Most of us run away from our problems at some point rather than stand up and face them head on - this includes forms of running away like self-medicating with alcohol, drugs, compulsive sex or porn, and even compulsive video gaming.
Running has never been known to solve a problem, and sometimes (maybe often) it makes them worse.
This Daily Om from yesterday (November 4, 2011) looks at this issue.
Running Away versus Moving Forward
Make sure you aren’t running away from your problems, always moving towards something.
There are times when change—moving to a new city or a new home, or changing careers—is the right thing at the right time. But there are also times when the urge for change is really just a desire to run away from problems that need to be faced rather than avoided. These are the kinds of problems that recur in our lives. For example, issues with coworkers that seem to arise at every job we take, or repeatedly getting into unhealthy relationships. A move might temporarily distract us, and even cure the problem for a time, simply by taking us out of the situation in which the problem fully manifested itself. However, the problem will eventually appear again in our new situation.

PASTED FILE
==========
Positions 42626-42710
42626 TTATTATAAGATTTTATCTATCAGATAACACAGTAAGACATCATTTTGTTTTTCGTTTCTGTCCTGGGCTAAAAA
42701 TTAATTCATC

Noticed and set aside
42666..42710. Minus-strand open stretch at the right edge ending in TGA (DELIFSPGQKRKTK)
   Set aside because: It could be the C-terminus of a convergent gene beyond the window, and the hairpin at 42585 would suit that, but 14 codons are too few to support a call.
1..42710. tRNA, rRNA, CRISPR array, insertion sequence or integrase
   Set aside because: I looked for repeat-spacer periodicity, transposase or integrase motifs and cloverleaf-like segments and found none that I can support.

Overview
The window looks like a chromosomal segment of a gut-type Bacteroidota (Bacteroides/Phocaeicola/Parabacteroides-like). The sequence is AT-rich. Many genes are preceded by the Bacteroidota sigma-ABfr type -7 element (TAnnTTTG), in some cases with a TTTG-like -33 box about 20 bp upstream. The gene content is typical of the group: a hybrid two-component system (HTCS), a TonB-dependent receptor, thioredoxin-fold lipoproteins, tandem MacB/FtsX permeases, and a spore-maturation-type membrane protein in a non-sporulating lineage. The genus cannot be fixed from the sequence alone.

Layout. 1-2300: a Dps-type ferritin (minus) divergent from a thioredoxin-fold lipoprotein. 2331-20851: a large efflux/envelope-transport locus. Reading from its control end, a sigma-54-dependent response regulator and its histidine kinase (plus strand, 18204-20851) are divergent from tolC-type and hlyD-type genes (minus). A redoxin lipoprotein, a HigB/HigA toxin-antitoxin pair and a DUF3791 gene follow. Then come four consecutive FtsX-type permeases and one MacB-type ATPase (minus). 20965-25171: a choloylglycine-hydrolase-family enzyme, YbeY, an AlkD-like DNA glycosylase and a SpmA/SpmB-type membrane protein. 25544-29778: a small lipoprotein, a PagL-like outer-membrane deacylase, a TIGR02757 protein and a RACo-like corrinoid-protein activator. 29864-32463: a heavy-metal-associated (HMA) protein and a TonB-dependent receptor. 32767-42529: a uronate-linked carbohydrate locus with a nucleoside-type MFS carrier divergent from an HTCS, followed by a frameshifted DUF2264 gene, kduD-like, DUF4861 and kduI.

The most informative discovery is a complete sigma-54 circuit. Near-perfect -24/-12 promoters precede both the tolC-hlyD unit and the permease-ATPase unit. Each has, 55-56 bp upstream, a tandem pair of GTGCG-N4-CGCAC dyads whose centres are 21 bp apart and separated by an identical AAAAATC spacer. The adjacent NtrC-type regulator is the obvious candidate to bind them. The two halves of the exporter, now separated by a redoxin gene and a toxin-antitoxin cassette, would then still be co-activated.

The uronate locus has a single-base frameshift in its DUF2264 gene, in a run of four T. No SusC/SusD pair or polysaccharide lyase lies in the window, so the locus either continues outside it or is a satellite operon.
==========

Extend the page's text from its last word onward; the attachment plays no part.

One way to make sure you aren’t running away from your problems is to notice whether you are moving towards something that is exciting in its own right, as opposed to something that is appealing only because it is not where you are now. For example, if you are leaving a city because you feel you can’t afford it, you could be reinforcing poverty consciousness, and you might find that you are unable to make ends meet in your new city as well. It would ultimately be less of an effort to stay where you are and look more deeply into your beliefs about money. You may discover that as you address these issues, you are able to make more money simply by changing your mindset. You may still decide to move, but it will be an act with a positive intention behind it and not an escape, which could make all the difference.
Any pain involved in facing our issues is well worth the effort in the end. When we face our problems instead of avoiding them, we free our energy and transform ourselves from people who run away into people who move enthusiastically forward.
What do you think?
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